Last week, we hit on some of the weakest team positional groups in the NFL heading into the 2021 NFL Draft. The list included Atlanta's secondary, Minnesota’s interior offensive line and Jacksonville’s tight ends — all units that should be addressed at some point over the next month.
Now, it’s time to look at the other side of the spectrum. In no particular order, here are some of the strongest positional groups in the league entering this month’s draft.
Cleveland Browns offensive line
The Browns' offensive line went from a definitive weakness following the 2019 season to being ranked as the best offensive line in the league after this past season.
It’s hard to understate the impact of tackles Jedrick Wills Jr. and Jack Conklin on the unit in their first years with the team. Conklin ended the 2020 season as PFF’s second-highest-graded right tackle, behind Tristan Wirfs. And while Wills’ overall grade wasn’t quite as impressive as his counterpart on the right side, the 21-year-old earned a solid 77.6 pass-blocking grade after making the switch from right to left tackle. That grade was nearly 10 points higher than Greg Robinson’s the prior season.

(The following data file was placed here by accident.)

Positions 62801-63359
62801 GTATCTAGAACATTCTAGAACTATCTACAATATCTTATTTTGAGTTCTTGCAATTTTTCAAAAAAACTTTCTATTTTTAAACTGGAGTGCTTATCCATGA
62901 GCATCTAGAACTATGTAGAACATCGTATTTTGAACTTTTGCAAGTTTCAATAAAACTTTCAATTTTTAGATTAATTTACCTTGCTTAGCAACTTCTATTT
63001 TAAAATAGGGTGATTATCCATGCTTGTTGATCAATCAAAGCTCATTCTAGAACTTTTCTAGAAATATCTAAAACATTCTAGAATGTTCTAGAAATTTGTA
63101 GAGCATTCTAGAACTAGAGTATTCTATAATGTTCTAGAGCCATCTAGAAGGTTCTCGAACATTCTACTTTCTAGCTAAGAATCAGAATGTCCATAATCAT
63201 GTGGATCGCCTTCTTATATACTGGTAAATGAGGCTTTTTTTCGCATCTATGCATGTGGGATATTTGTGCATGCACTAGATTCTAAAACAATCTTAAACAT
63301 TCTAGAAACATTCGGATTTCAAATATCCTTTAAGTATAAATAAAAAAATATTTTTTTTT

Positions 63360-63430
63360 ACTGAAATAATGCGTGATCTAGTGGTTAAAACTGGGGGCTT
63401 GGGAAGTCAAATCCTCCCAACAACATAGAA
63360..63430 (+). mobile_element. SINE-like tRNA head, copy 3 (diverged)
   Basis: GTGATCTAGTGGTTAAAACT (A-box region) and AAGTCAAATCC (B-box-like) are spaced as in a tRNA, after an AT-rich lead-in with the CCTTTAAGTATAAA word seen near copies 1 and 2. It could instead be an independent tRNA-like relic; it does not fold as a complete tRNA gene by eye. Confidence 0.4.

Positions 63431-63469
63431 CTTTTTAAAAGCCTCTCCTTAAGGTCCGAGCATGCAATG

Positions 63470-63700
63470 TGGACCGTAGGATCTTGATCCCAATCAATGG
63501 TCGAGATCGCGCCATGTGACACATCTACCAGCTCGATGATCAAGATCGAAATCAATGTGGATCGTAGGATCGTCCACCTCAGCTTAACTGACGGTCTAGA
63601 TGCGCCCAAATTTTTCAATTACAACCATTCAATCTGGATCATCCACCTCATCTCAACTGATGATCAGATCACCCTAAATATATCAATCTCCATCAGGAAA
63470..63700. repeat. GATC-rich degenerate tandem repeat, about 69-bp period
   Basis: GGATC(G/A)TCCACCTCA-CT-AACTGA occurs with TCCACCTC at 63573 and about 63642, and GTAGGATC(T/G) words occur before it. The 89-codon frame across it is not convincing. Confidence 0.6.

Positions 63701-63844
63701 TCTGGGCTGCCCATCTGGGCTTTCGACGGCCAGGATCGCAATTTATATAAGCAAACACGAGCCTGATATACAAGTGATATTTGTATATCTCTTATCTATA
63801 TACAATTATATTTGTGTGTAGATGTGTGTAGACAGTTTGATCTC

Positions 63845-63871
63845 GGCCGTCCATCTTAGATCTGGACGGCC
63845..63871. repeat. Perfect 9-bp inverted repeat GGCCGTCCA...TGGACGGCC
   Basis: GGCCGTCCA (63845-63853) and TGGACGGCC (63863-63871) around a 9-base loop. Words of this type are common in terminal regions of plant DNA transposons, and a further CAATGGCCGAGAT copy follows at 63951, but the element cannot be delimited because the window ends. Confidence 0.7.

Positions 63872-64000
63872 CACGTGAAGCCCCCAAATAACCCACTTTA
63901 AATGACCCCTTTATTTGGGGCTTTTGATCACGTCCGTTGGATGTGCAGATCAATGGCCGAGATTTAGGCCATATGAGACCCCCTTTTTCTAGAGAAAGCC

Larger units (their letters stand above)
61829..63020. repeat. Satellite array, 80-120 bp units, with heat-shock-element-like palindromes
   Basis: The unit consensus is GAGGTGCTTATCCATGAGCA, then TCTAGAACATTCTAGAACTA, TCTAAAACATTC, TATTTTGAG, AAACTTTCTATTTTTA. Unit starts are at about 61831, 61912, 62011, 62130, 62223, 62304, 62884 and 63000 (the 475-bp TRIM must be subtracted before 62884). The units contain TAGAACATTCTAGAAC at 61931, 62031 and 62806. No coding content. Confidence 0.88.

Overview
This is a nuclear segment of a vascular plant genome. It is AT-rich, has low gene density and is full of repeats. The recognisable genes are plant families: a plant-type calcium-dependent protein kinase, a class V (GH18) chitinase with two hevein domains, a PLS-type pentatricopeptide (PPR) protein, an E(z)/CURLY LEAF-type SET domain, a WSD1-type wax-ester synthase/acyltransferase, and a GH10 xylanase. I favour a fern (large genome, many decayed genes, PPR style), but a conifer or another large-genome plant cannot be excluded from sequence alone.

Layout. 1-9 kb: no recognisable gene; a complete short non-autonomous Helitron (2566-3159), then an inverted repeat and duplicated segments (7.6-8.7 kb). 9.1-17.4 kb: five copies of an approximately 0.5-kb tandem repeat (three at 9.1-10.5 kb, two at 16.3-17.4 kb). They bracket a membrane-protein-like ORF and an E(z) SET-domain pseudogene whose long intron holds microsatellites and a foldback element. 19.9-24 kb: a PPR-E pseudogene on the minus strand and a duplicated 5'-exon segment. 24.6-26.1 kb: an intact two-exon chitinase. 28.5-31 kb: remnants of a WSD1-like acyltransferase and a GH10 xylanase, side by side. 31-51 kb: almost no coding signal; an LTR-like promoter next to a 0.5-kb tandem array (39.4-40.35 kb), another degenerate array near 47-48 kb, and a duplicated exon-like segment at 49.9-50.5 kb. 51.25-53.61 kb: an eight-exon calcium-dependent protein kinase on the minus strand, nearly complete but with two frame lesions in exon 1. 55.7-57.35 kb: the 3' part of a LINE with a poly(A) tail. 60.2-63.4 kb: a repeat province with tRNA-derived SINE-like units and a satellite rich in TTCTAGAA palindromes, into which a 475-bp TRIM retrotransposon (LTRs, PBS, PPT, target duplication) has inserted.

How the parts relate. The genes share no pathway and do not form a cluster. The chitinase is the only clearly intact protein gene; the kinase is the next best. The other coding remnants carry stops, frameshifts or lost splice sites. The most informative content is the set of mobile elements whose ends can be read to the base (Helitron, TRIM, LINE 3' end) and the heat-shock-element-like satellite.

However, the biggest storyline may be right guard Wyatt Teller‘s third-year leap. After two underwhelming seasons to begin his NFL career, Teller became an absolute force in Cleveland’s ground game.
It’s not going to get much better in the running game than having talented backs Nick Chubb and Kareem Hunt charge through holes created by Teller and Conklin on the right side of that offensive line.
It’s a starting unit that doesn’t have any true weak link and features some of the top players in the league at their respective positions. Barring injuries, the Browns should once again field one of the best offensive lines in the league in 2021.
Pittsburgh Steelers defensive line
For the purpose of this piece, we're going to include Pittsburgh’s outside linebackers when discussing their defensive line. This is still arguably the most formidable defensive front in the entire league after the loss of Bud Dupree to the Tennessee Titans in free agency.
Alex Highsmith, the second-year man filling Dupree’s shoes, is likely Pittsburgh’s weakest link up front, and that’s not a bad position to be in. The edge position is one where you can sometimes see players take time to develop, but Highsmith finished his rookie season with a 72.9 overall grade. That was a top-25 mark at the position among qualifiers. And it was even significantly higher than Dupree’s 60.2 grade before his injury.